RYAN SCOTT OTTNEY
PDT Staff Writer
By a vote of 5-4 on Thursday, the Supreme Court upheld the vast majority of the Affordable Health Care Act presented by President Barack Obama and passed by Congress in 2010. The law requires that virtually all Americans have health insurance, aiming at 30 million uninsured people.
The Court said the mandate can be construed as a tax, and “Because the Constitution permits such a tax, it is not our role to forbid it, or to pass upon its wisdom or fairness,” Chief Justice John Roberts said.
Christine Eaton, Health Clinic Director at Scioto County Community Action, said she was happy that the Court upheld the law, and said it will help their operations by reducing the number of uninsured or under-insured patients they to whom they provide treatment.
“The majority of the clients that come into the clinic have Medicaid or Medicare, so basically they are insured,” Eaton said. “We probably are running 35 percent at times of uninsured, unable to pay for anything, clients. I can only do so many uninsured visits in a day because we operate with Medicaid and Medicare reimbursement and that reimbursement helps me pay for those that have nothing. So if I’ve got a 35 percent uninsured rate and it goes to 15, that gives me more money to help pay for those 15.”
She said she didn’t believe the Supreme Court should be able to overturn a law once its been passed by Congress.
“I don’t think the average individual knows what’s in this health care bill. I don’t think the Obama Administration has done a very good job of explaining it to us,” she said. “I think that there has been a lot of money put into showing the downside of this, and there hasn’t been a lot of money put into showing the good side.”
But not everyone in Scioto County agrees with Eaton that this will be a good thing for our community.
“The mandate forcing Americans into obligatory purchasing healthcare insurance emerges not under the commerce clause, but as a tax. So by right this makes it an unconstitutional clause…. but hey they found a new way to tax us!” said Rich Broughton on the Daily Times Facebook page.
Donna Kazee said it isn’t right to punish people who have to choose putting food on their table over purchasing insurance.
“I know for me, this issue is already causing additional anxiety for me and my family. What ever happened to being free to make on own decisions in America?” she said.
Local small businesses are also concerned. Under the new law, any business with more than 25 employees will be required to offer health insurance, or pay a fine. Mark Litteral owns several businesses in the area, and is now opening another — Ray’s Texas BBQ in New Boston. He said the law is difficult on small businesses, like himself, trying to expand.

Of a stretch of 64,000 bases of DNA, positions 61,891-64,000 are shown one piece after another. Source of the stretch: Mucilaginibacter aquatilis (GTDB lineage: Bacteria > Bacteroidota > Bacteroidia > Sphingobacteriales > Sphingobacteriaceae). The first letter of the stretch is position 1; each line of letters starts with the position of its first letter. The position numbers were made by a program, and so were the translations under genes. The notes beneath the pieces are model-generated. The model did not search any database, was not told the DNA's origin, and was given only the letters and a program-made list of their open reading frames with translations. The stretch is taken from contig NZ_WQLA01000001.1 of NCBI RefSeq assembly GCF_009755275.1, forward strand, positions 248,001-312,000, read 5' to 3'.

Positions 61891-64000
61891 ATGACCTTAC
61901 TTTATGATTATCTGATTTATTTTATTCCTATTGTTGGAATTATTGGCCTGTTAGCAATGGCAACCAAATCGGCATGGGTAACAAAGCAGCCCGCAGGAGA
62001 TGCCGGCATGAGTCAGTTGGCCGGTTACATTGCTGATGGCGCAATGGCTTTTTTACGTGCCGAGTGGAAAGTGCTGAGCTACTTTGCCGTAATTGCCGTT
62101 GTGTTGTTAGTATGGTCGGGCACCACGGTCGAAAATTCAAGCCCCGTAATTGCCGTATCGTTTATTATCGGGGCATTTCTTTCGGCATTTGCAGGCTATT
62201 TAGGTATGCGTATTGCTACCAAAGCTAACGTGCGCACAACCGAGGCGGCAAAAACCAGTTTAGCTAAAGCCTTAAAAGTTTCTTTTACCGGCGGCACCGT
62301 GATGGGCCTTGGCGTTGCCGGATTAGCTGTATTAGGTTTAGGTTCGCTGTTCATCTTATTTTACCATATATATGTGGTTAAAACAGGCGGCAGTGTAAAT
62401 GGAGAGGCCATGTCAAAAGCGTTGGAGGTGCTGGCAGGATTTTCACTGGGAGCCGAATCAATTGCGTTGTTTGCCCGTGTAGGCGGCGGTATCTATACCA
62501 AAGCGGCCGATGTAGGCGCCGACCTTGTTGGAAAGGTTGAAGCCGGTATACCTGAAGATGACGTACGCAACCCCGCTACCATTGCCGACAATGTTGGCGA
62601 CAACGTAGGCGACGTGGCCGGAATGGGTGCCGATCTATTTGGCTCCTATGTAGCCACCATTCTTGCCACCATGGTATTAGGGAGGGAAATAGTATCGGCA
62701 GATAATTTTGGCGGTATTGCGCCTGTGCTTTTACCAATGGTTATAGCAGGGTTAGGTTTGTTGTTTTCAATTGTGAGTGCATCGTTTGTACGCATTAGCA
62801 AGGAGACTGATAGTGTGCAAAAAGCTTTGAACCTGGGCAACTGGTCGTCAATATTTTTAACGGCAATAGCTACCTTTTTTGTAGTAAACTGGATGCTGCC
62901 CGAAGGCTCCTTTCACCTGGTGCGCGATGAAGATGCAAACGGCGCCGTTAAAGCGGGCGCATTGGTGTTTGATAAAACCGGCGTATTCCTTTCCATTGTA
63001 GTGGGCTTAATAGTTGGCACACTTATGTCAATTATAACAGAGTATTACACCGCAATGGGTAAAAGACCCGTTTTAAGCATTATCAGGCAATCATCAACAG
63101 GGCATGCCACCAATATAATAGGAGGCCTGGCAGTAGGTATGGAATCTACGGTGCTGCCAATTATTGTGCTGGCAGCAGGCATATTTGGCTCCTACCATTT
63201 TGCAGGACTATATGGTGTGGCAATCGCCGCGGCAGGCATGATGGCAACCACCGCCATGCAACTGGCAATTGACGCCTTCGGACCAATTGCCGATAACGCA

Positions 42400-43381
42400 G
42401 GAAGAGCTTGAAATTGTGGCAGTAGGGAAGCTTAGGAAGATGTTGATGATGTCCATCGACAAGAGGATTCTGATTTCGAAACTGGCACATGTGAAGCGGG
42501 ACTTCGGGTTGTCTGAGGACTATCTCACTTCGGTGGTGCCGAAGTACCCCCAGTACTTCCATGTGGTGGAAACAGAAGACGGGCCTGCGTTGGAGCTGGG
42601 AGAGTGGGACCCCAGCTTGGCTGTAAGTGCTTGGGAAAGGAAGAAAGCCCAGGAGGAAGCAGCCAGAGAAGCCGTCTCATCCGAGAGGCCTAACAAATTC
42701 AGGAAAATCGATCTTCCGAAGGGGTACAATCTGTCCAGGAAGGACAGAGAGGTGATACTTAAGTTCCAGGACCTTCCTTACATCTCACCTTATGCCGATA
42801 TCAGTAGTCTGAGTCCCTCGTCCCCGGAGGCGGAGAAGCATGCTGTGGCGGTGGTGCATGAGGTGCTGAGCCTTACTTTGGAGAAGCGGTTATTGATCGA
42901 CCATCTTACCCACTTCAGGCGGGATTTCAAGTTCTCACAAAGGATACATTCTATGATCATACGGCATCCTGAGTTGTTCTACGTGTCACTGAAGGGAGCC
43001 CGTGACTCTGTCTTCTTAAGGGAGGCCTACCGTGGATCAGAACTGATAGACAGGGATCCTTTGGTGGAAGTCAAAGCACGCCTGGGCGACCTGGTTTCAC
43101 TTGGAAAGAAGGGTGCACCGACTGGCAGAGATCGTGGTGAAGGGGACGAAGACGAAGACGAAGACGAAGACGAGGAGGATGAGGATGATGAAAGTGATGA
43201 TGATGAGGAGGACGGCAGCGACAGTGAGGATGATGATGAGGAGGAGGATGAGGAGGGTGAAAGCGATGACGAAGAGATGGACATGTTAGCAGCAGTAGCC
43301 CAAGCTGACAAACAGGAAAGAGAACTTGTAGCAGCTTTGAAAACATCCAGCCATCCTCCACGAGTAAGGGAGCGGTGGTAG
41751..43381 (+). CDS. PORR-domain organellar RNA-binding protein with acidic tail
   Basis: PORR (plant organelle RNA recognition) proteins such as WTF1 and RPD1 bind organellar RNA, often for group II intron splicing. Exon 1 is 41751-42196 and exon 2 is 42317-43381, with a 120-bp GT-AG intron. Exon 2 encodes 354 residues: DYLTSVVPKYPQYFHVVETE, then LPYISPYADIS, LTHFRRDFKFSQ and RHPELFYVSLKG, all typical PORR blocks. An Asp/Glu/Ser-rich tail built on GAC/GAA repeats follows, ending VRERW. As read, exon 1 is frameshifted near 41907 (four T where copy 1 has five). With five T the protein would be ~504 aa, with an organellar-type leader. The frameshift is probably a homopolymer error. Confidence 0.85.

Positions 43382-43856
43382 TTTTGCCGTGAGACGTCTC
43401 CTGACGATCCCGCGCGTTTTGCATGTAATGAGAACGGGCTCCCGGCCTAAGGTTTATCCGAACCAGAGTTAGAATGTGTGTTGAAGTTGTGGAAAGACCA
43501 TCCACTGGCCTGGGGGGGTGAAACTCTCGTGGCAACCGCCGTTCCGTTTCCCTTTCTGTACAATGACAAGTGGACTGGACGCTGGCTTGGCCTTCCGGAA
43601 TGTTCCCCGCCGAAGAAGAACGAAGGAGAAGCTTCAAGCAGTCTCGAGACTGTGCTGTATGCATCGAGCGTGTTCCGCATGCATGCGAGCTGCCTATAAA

“We struggle to make a profit as it is to keep our business open and keep our people employed. Now the federal government has stepped in and made it even harder for us to do that by tying our hands and saying we have to pay this or pay a penalty. I don’t feel like that’s a productive way of going about trying to bring jobs back to this country,” Litteral said.
He said that under the new law it would be better for businesses to give an employee overtime hours rather than hiring more people.
“I’m talking about companies trying to expand like we are, because those companies are hiring people. It’s people like us out there trying to hire people, now we have to think about do we want to hire more than 25 employees? How much are we going to to expand and we cut our hours back or do we raise our prices,” Litteral said.
Despite public fears, Charlie Wilson — former U.S. Representative from Ohio’s 6th Congressional District now asking voters to return him in November — says it will only help the residents of southeastern Ohio.
According to Wilson, up to 267,000 individuals, including as many as 31,000 children, with pre-existing conditions in district will be protected under the law. He said the law will also grant access to a health care tax credit that was previously not available to 11,300 small businesses and 174,000 families in the district; provide preventative care benefits to 116,000 seniors where there were none before; lower the cost of prescription drugs for 9,200 seniors, and provide $49 million in annual savings to our local hospitals.
“The donut hole is closed, the cost of prescription drugs are lower, and families can keep children on their parents’ plan until the age of 26,” Wilson said.
But Wilson’s challenger, Republican incumbent Rep. Bill Johnson (OH-6), disagrees with the Supreme Court ruling and says he will continue to fight against it.
“Since making my first vote to repeal Obamacare, I’ve said that Obamacare is bad policy and bad medicine. While the Supreme Court found that the law is constitutional, it’s still bad policy and bad medicine,” Johnson said.
The court found problems with the law’s expansion of Medicaid, but even there said the expansion could proceed as long as the federal government does not threaten to withhold states’ entire Medicaid allotment if they don’t take part in the law’s extension.
Ryan Scott Ottney can be reached at 740-353-3101, ext. 235, or firstname.lastname@example.org.